Florida Trend Health Care
Health care integration and control
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Health care integration and control
Unsustainable health costs are driving a massive consolidation of providers and a shift in focus — no longer are health care systems just big collections of freestanding hospitals and doctor practices where you go to get cured of what ails you.
» Bigger Systems, Bigger Profits
Hospitals' cumulative operating margin jumps from 5.4% to 9.2% in three years.
» Hubs and Spokes
Move less complicated treatments closer to a patient's home. Turn 'hub' hospitals into specialized care centers. The goal: Efficiency.
» Star Struck
Florida hospitals don't do well in ratings from the federal government.
Life Management Center would welcome more mentally ill patients in Panama City if it had the staff and space to treat them. But as Bay County approaches the six month anniversary of Hurricane Michael, the nonprofit treatment facility is still recovering. “We can’t deliver on all the demand that is out there,” said Ned Ailes, president and CEO of Life Management Center. [Source: Panama City News Herald]
They can work it out. That was House Speaker Jose Oliva’s sentiment Wednesday when asked about the differences between the House and Senate versions of certificate of need legislation. “Certainly, we like our version, as I am certain they like their version,” Oliva, R-Miami Lakes, told The News Service of Florida. “We have to work together to get this stuff done.” [Source: WLRN]
The state Agency for Health Care Administration has backtracked on its decision to cut Medicaid reimbursement rates for therapists who mostly work with children on the autism spectrum, but other changes are still on the table. More than 100 behavior therapists and parents - several waving signs that said things like “Agency for Health Care Elimination” and “Not ok to cut ABA” - gathered at AHCA’s field office in Tampa Friday for the second public meeting in a series across the state through May 10. [Source: ]
A federal jury on Friday convicted a Florida health care executive on 20 criminal counts in what prosecutors described as a $1 billion Medicare fraud scheme. Jurors reached a partial verdict after four days of deliberating the fate of Philip Esformes in one of the biggest such cases in U.S. history. [Source: ]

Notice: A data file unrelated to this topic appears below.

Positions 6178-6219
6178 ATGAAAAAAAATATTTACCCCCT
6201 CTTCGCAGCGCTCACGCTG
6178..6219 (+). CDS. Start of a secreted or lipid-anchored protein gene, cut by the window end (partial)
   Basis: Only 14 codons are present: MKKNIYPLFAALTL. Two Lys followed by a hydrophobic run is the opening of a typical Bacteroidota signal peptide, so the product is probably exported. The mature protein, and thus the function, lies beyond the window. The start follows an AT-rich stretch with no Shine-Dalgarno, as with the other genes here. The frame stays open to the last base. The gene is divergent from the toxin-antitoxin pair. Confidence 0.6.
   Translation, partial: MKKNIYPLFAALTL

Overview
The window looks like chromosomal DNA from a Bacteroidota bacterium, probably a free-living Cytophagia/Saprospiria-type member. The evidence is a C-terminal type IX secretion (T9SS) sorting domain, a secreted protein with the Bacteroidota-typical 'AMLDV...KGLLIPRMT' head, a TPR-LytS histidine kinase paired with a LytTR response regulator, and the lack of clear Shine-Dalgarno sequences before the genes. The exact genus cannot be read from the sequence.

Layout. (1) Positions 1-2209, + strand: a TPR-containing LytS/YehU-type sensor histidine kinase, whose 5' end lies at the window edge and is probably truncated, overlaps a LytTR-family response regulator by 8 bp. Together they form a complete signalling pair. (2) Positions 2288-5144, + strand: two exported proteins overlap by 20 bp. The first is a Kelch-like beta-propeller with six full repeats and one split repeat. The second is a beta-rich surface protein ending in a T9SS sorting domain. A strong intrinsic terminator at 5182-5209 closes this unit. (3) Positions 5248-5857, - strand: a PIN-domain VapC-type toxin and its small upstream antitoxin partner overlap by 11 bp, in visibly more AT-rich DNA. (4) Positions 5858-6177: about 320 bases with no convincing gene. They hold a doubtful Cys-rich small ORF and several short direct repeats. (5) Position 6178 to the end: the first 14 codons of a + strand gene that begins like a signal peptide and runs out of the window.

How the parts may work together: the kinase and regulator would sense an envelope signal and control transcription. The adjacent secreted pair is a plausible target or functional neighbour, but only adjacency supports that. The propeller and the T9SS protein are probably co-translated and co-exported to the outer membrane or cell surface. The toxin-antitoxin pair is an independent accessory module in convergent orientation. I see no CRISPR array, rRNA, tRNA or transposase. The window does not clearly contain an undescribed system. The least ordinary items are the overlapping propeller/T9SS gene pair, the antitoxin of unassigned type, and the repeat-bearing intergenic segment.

› USF launches measles simulator for Florida
A new online measles simulator shows how quickly the disease could spread in Florida. It models the state's actual population, taken from census data, and considers how people move about the region and interact. The University of South Florida College of Public Health, in partnership with the Public Health Dynamics Laboratory at the University of Pittsburgh, launched the simulator.
› Tampa General Hospital first in Florida to use new single-incision robot
Tampa General Hospital has become the first hospital in Florida to successfully complete a urologic surgery using a sophisticated new robot, cutting just one small incision to allow for a more rapid and less painful recovery. The new robot, Intuitive's da Vinci SP surgical system, arrived at Tampa General last week and surgeons used it to successfully remove a patient's cancerous prostate.
› Sarasota Memorial recognized in top hospital ranking
Sarasota Memorial Hospital earned a spot on a Newsweek ranking listing the best hospitals in the U.S. and 10 other countries. Sarasota Memorial Hospital placed 194th, one of six hospitals in Florida to make the list.
› Upgraded Broward Health neonatal unit gives preemie babies a better chance at life
A major transformation of Broward Health Medical Center’s Neonatal Intensive Care Unit now gives low-weight newborns an even better opportunity to survive and thrive. Broward Health Medical Center in Fort Lauderdale has turned its multi-incubator NICU layout into an all-private-room setting and equipped the rooms with high-tech machinery.
Previous Health Care Updates:
- Ballot proposal to expand Medicaid pushed back to 2022
- Florida behind in cancer prevention, treatment
- New plan would train Florida doctors about human trafficking
- Florida ‘pill mills' were ‘gas on the fire' of opioid crisis
- 260,000 Floridians would enroll in expanded Medicaid program, economists say
- Florida might be making a 'dent' in opioid epidemic, new numbers suggest
- Federal health money could help with hurricanes
- Gov. DeSantis approves Medicaid retroactive eligibility plan for another year